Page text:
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August 22, 2017

It's just dumb politics to unfriend a foe online

Robert Niles
By Robert Niles

Please don't unfriend me. Don't unfollow me.

I don't care if you voted for Donald Trump, Hillary Clinton, or Mickey Mouse. It doesn't matter to me if you dream of marching with the KKK, the Antifa, or under a big fat balloon on Thanksgiving Day.

Go ahead, stuff your face with sheet cake or put ketchup on that hot dog. If you've ever cared to hear a thing I've had to say, I am grateful for your time and attention, and will welcome remaining your virtual friend. So, you won't see me posting stuff like this:

If you support Donald Trump please unfriend me

Sure, I get frustrated with some of the crap I read on Facebook, Twitter, and the rest of the Internet, too. But I have found that the most valuable tool you can carry with you in the Internet era isn't a portable battery charger. It's a deep, long breath.

That's what I use when I read something that frustrates me on social media. Just take a deep, long breath. And keep breathing... until the desire to lash out fades away.

Look, I'm human, too. I'm not asking you to stop lashing out at friends and followers who provoke you because I don't care about outrageous statements and actions. I'm asking you to chill because I do care. What do you want? A better Facebook feed... or a better community and better world in which to live? Because if we want that better world, we are going to need help.

We are going to need friends.

But can people who post vile, offensive garbage — or who support vile, offensive people ̶ actually help do any good in the world?

I hope that you cringed when you read me putting it that way. After all, these are your one-time friends I'm talking about here. So after you take that deep breath, remember what it was that brought you together before.

For the past 17 years, I've been running a website called As the name implies, it's a site for people who are into theme parks. A decade ago, I dropped out of what most of my colleagues consider "journalism" to run Theme Park Insider full time. I reference my colleagues' opinions here because, in my view, what I've been doing at Theme Park Insider is far more important for the public good than anything I did working for a newspaper or journalism school.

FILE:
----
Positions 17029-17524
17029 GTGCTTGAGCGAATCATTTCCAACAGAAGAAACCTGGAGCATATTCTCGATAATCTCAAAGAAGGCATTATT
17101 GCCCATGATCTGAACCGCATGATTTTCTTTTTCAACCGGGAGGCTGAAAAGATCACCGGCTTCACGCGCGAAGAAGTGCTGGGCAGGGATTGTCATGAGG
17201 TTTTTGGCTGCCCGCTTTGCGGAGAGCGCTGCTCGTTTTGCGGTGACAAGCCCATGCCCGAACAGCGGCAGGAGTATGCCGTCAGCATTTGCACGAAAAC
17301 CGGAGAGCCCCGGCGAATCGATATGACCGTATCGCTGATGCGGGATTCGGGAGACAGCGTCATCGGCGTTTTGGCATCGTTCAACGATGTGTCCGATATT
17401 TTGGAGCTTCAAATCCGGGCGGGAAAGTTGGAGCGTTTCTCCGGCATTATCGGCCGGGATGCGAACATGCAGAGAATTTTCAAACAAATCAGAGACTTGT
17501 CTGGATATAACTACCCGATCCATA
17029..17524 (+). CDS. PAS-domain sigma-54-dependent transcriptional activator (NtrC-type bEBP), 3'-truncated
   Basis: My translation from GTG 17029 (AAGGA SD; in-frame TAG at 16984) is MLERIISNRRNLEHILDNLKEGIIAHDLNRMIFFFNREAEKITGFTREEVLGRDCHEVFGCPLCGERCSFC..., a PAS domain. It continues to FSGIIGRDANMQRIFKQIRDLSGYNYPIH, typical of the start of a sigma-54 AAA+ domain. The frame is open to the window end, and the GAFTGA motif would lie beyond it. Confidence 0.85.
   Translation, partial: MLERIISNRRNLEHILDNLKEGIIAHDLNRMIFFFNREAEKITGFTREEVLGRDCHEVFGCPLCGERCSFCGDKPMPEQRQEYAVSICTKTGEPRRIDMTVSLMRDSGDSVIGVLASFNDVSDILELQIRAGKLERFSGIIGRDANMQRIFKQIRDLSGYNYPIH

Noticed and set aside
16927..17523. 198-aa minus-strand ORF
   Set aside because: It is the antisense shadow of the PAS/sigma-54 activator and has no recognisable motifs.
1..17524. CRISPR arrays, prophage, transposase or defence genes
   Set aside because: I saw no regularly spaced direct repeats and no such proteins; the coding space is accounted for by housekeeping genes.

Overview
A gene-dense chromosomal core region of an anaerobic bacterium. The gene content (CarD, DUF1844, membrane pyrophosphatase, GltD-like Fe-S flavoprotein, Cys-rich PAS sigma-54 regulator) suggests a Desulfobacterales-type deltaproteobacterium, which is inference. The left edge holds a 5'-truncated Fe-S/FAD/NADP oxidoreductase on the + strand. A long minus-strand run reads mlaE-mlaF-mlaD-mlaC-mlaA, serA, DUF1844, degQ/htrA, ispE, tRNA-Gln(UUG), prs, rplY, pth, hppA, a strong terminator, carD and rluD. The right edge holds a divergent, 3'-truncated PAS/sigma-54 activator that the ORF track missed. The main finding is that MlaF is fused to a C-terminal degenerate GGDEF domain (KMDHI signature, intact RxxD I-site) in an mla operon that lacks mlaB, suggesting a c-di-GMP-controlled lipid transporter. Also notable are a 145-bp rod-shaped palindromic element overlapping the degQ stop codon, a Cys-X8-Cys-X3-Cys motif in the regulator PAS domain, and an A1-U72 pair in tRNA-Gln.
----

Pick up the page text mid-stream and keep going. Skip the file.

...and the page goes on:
When I click through to the social media profiles of some of the tens of thousands of people who follow Theme Park Insider, I see evangelical Christians from the deep South, Muslims from the Middle East, and atheists from all over the world. I see "Black Lives Matter" and "All Lives Matter." I see people who proclaim how proud they were to vote for Trump, for Hillary, for Bernie, or for no one at all.

I see all the people that conventional journalism "wisdom" tells us are not talking with or listening to each other anymore. But they are... well, at least they are on Theme Park Insider and countless other forums that have found a way to bring people together to talk. Even if we can't agree on everything over there, at least we still can agree to disagree without unfriending each other.

We need those forums, because we need to hold on to ways to work together even as politicians drive us further apart. We've got three choices here: work together, go to war, or ignore each other.

I don't want any part of a war, and if you have a real concept of what war means, I suspect you feel the same. But I also suspect that a great many politicians — and the donors who control them — would love to see the rest of us ignoring and unfriending each other. Setting people against each other helps keep them from noticing when you're picking their pockets. (See my story last week about the cookies.)

So let's not allow anyone to do that. Take that deep breath, and let's try to find common ground with more of the people in our lives. No one is illegal, after all. And we shouldn't be embracing causes that value ideological purity over protecting and cherishing people, either, right?

If after taking your deep breaths, you still need to unfollow a voice you can no longer stand to hear, go ahead and protect your mental health. But don't unfriend them and completely sever the connection.

Many people talking garbage will try to exploit Karl Popper's paradox of tolerance, demanding that you tolerate their intolerance for others. You don't have to. Respond and call out intolerance if you feel you must, but play the long game as you do it. Call out the words and the actions, but not the friend.

I truly believe that the cable TV networks, tabloid newspapers, bloggers, and radio hosts that work hardest to rile people over race and religion are trying to goad their followers into provoking their friends. They want us to cut these connections so they can exploit our division. The first step in radicalizing a population is to cut it off from any moderating influence.

Don't take the bait. Remember what you have in common with friends hurt or fearful enough to listen to radical voices, then remind those friends of the ties you share. Talk about theme parks, music, sheet cake recipes... or whatever else you can, together.

No, talking about that stuff isn't going to make anyone magically vote the same was as you do. But if I can't have an ally, at least I'd rather hold on to my friends than make more enemies.


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© Robert Niles